(3) Whether the Bankruptcy Court had post-confirmation jurisdiction over the subject matter of Plaintiff’s First Amended Complaint. [38]

A. Standards of Review

The Bankrutpcy Court’s decisions to dismiss the adversary case under Federal Rule of Civil Procedure Rule 12(b) (1) for lack of subject matter jurisdiction and/or Rule 12(b) (6) for failure to state a claim are legal decisions subject to de novo review. See U.S. Brass Corp. v. Travelers Insurance Group (In re U.S. Brass Corp.), 301 F.3d 296, 303 (5th Cir. 2002) (‘”Both the bankruptcy and district courts’ finding that they had subject matter jurisdiction is a legal determination that we review de novo.'”). See also Carroll v. Fort James Corp., 470 F.3d 1171, 1173 (5th Cir. 2006) (bankruptcy court’s grant of Rule 12(b) (6) motion to dismiss is reviewed de novo). A bankrutpcy court’s denial of a motion for leave to amend is reviewed for abuse of discretion. Waldron v. Adams & Reese, L. L. P. (In re American International Refinery, Inc.), 676 F.3d 455, 461, 466 (5th Cir. 2012) .

B. Analysis

1. The Bankruptcy Court Lacked Post-Confirmation Subject Matter Jurisdiction Over the Adversary Proceeding

UPD argues that the Bankruptcy Court had post-confirmation subject matter jurisdiction over the claims that it asserted in the Adversary Proceeding because those claims are rooted in acts that interfered with the implementation of UPD’s confirmed Plan. [39] UPD argues that the Bankruptcy Court had subject matter jurisdiction because the claims asserted in the Adversary Proceeding concern

conduct calculated to thwart UPD’s implementation of its plan of reorganization when [Continental’s] predecessor in interest endorsed the prosecution of a legal malpractice suit as a means of implementing its plan. This endorsement came after UPD and PBC Services litigated the amount and classification of PBC’s claim prior to confirmation. [40]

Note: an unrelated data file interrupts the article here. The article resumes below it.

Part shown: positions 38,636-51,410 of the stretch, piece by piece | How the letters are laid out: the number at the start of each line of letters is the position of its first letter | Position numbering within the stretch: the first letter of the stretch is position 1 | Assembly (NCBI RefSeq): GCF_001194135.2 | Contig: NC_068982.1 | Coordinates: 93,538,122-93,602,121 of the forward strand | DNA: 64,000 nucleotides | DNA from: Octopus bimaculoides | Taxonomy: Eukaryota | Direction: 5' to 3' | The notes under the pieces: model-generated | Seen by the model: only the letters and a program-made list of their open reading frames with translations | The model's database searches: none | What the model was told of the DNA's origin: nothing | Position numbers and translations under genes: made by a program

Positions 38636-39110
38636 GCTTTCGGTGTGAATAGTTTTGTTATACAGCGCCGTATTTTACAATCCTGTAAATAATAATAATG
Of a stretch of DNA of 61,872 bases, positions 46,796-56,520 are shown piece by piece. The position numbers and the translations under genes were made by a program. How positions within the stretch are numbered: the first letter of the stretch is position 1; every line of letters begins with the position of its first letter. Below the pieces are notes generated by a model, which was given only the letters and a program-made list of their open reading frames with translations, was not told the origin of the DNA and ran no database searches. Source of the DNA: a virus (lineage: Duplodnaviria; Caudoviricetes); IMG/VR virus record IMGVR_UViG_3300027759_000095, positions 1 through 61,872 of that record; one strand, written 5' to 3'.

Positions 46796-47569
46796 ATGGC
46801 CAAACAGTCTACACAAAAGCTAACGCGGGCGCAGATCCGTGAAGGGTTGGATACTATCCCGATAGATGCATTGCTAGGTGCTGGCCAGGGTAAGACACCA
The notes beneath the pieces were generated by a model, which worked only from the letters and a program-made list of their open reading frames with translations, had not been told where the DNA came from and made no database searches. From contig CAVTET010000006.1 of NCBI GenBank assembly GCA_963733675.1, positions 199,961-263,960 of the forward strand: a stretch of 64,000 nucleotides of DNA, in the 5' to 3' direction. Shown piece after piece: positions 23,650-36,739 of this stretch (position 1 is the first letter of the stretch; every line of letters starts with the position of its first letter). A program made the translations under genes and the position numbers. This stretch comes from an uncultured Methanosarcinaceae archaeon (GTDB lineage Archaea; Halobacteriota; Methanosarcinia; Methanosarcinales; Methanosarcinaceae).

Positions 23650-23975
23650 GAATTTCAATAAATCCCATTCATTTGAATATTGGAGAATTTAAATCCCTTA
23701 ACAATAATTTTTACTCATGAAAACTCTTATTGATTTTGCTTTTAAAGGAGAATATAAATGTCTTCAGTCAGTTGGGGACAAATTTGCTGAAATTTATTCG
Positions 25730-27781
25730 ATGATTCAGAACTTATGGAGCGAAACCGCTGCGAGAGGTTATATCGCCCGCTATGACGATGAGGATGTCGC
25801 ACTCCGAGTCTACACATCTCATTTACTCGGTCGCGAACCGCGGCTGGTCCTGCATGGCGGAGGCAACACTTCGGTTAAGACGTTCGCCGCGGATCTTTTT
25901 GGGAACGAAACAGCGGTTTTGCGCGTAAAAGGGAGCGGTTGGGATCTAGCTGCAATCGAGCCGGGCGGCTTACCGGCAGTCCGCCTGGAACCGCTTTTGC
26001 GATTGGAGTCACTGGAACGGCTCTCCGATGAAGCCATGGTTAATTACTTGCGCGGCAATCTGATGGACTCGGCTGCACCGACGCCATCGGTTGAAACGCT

(a) Applicable Law

(1) Rule 12 (b) (1)

Federal Rule of Civil Procedure 12(b) (1) governs challenges to the court’s subject matter jurisdiction. “`A case is properly dismissed for lack of subject matter jurisdiction when the court lacks the statutory or constitutional power to adjudicate the case.'” Home Builders Association of Mississippi, Inc. v. City of Madison, Mississippi, 143 F.3d 1006, 1010 (5th Cir. 1998) . “Courts may dismiss for lack of subject matter jurisdiction on any one of three different bases: (1) the complaint alone; (2) the complaint supplemented by undisputed facts in the record; or (3) the complaint supplemented by undisputed facts plus the court’s resolution of disputed facts.” Clark v. Tarrant County, Texas, 798 F.2d 736, 741 (5th Cir. 1986) .

Rule 12(b) (1) challenges to subject matter jurisdiction come in two forms: “facial” attacks and “factual” attacks. See Paterson v. Weinberger, 644 F.2d 521, 523 (5th Cir. 1981) A facial attack consists of a Rule 12(b) (1) motion unaccompanied by supporting evidence that challenges the court’s jurisdiction based solely on the pleadings. Id. A factual attack challenges the existence of subject matter jurisdiction in fact — irrespective of the pleadings — and matters outside the pleadings are considered. Id. Because both parties to this action cite evidence outside UPD’s pleadings in support of their arguments for and against Continental’s Rule 12(b) (1) motion to dismiss, i.e., UPD’s confirmed Plan and pleadings from the malpractice suit that UPD is pursuing in state court against the attorneys who represented UPD in the breach of contract suit that resulted in a $5,670,534.77 judgment and allowed claim in UPD’s Bankruptcy Case, Continental’s motion to dismiss constitutes a factual attack on the Bankruptcy Court’s jurisdiction, and the Bankruptcy Court’s review was not limited to whether the first amended complaint filed in the Adversary Proceeding sufficiently alleged jurisdiction. [41] UPD, as the party asserting federal jurisdiction, has the burden of showing that the jurisdictional requirements have been met. Id. See also Alabama-Coushatta Tribe of Texas v. United States, 757 F.3d 484, 487 (5th Cir. 2014) . When facing a subject matter jurisdiction challenge and other challenges on the merits, e.g., Continental’s Rule 12(b) (6) challenge, courts must consider the Rule 12(b) (1) jurisdictional challenge before addressing other challenges on the merits. Id.